The Ducati Sreetfighter S, Ride It Like a Maniac

The Ducati Streetfighter S is a truly special motorcycle, it could well become our favorite ever Ducati. The riding position takes some getting used to, as does the exhaust gigging into your right heel, similar as you'd on the original Monster.

The Ducati Streetfighter S broad range of torque seamlessly melts into 140 horsepower of peak power, with linear yet bulging delivery. Still, not everything can be perfect. That's what I have to tell myself most mornings. The Streetfighter's powerplant isn't far from perfect though. It's how we'd expect a booming V-twin to behave, rather than the Ducati 11198's narrow powerband and shoulder-dislocating savage power deliverance.

The narrow-valve Testastretta engine with the Ducati 1098's capacity is a hybrid of the 1098 and Ducati 1198. The big bore, short stroke unit allegedly gives the best performance compared to its direct competition. Finishing on engine the cases has changed and tidied. The crankcases are now made using a vacuum die-cast procedure, saving 3kg over the Ducati 1198's similar engine. The throttle bodies the Ducati Streetfighter S breaths from are elliptical and come straight from MotoGP technology. The side-mounted exhausts system is an 2-1-2.

Eperienced riders won't need the Ducati traction control. The throttle connection and fueling are sublime, and the power delivery is versatile enough to cope with differing tasters and environments. The Ducati Traction Control (DTC) will help in the damp, but for real sporty riders its not really necessary.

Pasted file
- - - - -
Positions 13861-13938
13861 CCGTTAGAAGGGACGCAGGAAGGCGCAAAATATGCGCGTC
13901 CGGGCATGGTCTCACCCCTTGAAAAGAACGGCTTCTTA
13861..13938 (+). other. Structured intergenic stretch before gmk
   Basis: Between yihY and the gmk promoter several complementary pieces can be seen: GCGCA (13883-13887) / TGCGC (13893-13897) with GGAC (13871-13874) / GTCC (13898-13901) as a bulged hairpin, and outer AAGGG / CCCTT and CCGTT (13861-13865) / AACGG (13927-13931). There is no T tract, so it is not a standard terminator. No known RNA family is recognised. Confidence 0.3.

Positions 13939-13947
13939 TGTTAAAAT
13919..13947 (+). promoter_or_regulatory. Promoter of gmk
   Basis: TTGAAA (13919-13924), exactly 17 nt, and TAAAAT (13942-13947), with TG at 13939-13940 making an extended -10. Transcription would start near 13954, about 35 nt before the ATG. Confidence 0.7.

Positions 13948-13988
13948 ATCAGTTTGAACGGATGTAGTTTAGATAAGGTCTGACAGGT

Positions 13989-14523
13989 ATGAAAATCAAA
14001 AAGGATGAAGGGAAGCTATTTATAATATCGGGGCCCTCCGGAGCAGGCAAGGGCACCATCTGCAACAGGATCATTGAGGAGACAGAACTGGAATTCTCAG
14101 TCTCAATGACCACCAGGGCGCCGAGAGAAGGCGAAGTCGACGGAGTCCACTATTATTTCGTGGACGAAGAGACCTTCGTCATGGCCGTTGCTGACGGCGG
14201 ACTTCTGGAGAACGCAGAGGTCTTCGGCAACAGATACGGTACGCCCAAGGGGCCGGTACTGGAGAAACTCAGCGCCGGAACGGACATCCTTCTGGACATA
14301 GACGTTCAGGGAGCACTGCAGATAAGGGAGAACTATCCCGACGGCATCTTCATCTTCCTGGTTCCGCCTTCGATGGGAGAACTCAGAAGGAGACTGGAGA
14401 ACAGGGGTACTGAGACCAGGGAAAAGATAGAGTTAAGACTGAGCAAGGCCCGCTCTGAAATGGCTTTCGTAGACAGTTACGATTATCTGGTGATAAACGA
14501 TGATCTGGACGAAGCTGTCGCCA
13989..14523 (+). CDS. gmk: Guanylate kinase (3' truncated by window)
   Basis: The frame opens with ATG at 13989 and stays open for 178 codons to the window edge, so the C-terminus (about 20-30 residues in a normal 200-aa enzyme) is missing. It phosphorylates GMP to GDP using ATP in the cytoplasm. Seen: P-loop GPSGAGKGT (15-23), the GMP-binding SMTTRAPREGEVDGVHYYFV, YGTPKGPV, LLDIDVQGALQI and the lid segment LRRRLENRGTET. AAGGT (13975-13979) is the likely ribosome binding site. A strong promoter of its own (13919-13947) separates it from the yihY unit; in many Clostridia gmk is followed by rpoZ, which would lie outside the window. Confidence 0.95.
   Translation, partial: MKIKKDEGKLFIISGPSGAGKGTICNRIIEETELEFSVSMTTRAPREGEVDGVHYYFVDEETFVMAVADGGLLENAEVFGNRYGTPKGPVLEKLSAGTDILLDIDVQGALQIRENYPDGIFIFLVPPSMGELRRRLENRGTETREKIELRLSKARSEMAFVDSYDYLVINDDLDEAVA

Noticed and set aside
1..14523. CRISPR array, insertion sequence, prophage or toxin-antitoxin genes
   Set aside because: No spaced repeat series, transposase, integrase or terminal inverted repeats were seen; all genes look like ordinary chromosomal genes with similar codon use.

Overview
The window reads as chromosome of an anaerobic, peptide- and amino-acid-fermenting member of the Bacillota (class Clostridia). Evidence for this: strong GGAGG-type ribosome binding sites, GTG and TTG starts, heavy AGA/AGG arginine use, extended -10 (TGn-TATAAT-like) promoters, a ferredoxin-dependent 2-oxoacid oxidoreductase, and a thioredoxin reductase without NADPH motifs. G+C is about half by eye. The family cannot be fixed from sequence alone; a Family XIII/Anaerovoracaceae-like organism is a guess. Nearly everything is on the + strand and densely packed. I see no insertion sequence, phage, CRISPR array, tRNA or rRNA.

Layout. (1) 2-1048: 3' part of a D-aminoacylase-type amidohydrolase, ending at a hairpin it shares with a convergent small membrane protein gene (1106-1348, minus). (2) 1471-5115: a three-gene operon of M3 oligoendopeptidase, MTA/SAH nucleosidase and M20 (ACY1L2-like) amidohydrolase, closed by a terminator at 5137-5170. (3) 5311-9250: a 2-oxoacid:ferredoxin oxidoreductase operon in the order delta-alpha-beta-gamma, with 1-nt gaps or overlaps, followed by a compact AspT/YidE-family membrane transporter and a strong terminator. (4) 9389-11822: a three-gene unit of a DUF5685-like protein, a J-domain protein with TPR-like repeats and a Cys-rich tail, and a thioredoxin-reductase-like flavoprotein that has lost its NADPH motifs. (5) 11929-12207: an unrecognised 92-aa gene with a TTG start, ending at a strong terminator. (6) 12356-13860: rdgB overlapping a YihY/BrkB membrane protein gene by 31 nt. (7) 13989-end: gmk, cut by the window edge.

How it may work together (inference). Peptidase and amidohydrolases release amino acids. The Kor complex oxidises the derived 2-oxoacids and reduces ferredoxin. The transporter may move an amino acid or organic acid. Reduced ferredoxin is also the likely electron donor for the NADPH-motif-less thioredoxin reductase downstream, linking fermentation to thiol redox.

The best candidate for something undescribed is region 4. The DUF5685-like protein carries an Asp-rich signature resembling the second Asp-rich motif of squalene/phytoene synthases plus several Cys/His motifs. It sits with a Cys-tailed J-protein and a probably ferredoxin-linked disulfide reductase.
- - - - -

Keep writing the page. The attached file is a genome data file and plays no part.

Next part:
The Ducati Streetfighter S has a small issue of ground clearance. The belly pan has a tendency to touch-down when I went over some bumpy bridges in my mooban (neighborhood). Also the nose-heavy posture and pointed front-end gives a bit instability.

The Trellis chassis is unique to the Ducati Streetfighter with a rake of 25.6 degree compared to the Ducati 1098's 24.5 degree angle. The seat unit and fuel tank are also shorter and not hand-me-downs. The 35mm longer alloy single-sided swingarm aids stability but kills a bit the fun. New gull-wing shaped triple clamps grip the Öhlins forks, increasing rigidity, and aiding direction changes. The dash is all new, as are the tapered alloy handlebars. The compact switchgear is also fresh, and quite different to what we see before.

The Ducati Streetfighter S is one of those motorcycles you have to ride before you buy it. You will love it or it will scare you deeply. Anyway, the Ducati Streetfighter S is not perfect, but the riding sensation is a rush.
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